Jan 12, 2017 News
…but Central Bank insists otherwise
Even though the Government and the Central Bank have said since last year that there is no shortage of foreign currency, consumers continue to experience a different reality.
Up to yesterday, local banks informed some businessmen that they are unable to do transactions ranging from US$80,000 to even US$5,000. The excuse given is that there is a shortage of foreign currency within the system.
Inquiries made by this newspaper also showed that the situation remains the same. Some banks are proffering the explanation that they sell the USA currency based on what is brought in by their customers. Such is the case with Republic Bank.
When Kaieteur News made contact with the Camp Street branch, it was told that a transaction of US$30,000 or even US$2,000 could not be done. A supervisor subsequently stated that there is a shortage and that checks should be made at the Republic Bank branch at Water Street. But this too was not successful. Representatives at the branch stated that the amount was not available and that “there seems to be a shortage for some time now.”
The official told this newspaper that checks should be made at a later date.
In other cases, some banks are stating that customers would have to go on a waiting list and the time for their request to be facilitated is not guaranteed. They insist that they cannot guarantee that the waiting list process would result in the transaction being effected within two or three days.
Kaieteur News contacted Central Bank Governor, Dr. Gobind Ganga yesterday about the situation. He insists however that the banks have foreign currency.
“I don’t know what they are going on with, but listen, there is no shortage. All the banks have money. What is happening is that some of them are just holding on to their money. The foreign currency situation has even improved significantly from last year to now!” Dr. Ganga stated emphatically
Another senior banking official at the Central Bank asserted that, “All the banks can provide foreign currency to the consumers, but they are trying to be difficult. Some of them are keeping the money so they can send it to their other branches in the region.”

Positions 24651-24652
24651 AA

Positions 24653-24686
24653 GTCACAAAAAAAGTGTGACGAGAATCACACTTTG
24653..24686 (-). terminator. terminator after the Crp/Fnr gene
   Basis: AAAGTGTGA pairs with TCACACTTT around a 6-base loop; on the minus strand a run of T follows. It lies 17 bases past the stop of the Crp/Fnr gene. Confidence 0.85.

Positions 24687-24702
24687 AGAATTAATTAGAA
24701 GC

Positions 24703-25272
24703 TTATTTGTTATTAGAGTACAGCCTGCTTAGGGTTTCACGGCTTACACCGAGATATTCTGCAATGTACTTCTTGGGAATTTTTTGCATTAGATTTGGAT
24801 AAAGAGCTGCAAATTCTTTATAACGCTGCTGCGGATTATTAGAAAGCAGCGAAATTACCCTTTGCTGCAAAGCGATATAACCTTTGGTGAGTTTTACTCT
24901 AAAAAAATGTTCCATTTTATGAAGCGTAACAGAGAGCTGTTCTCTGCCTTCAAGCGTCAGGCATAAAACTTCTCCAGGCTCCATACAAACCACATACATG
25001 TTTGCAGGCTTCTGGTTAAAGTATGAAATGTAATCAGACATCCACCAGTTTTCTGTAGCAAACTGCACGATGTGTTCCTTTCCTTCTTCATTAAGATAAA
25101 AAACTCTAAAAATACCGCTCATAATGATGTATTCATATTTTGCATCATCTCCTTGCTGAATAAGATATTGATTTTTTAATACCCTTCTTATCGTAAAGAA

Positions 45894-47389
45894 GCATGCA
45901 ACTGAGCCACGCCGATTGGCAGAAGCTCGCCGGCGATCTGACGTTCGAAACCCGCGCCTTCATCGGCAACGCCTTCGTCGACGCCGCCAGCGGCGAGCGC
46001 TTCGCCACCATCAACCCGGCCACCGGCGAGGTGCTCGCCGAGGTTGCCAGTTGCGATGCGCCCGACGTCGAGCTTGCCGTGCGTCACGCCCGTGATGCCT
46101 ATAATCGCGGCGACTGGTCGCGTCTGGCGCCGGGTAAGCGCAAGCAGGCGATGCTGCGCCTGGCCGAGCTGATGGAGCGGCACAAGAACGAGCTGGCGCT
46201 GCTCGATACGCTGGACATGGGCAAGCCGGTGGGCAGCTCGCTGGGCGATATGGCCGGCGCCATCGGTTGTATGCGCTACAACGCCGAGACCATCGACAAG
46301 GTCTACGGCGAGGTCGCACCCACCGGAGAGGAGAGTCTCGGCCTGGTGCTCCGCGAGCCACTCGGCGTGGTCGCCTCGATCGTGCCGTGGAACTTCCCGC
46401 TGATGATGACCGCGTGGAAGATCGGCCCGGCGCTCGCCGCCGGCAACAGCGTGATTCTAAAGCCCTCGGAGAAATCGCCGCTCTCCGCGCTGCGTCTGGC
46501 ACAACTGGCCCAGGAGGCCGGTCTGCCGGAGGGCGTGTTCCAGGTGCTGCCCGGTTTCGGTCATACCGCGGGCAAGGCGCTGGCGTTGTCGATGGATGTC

In addition, Dr. Ganga stressed that there was no reason for concern.
“There is no foreign currency crisis looming in Guyana. The fact is we have a net supply of foreign currency in the system, so there should be no depreciation of the currency by any significant amount. It is not a situation where there is a piling up of demand for foreign exchange at the commercial banks,” Dr. Ganga said.
He even provided details which illustrate that the current foreign exchange reserves held by the Bank of Guyana and the commercial banks were in excess of the 2015 figures.
“Commercial banks have increased their foreign exchange holdings. In 2015 they had a gross holding of US$357M, as of September 2016 it was US$388.4M, and we are expecting the commercial banks to hold approximately US$403M by the end of the year,” Dr. Ganga revealed.
He said, “The (commercial) banks have money… and they have quite a lot, it is not a small amount. The Bank of Guyana had US$598M at the end of 2015, currently we are holding close to US$625M which is much more than last year. You can see therefore that there is an increase in foreign exchange availability from the holdings.”
The BOG Governor said that an increase in the circulation of Trinidad and Tobago and Barbadian dollars in the Guyanese economy has been noticed, and that this indicates that these currencies are being converted into Guyana dollars then used to purchase US currency.
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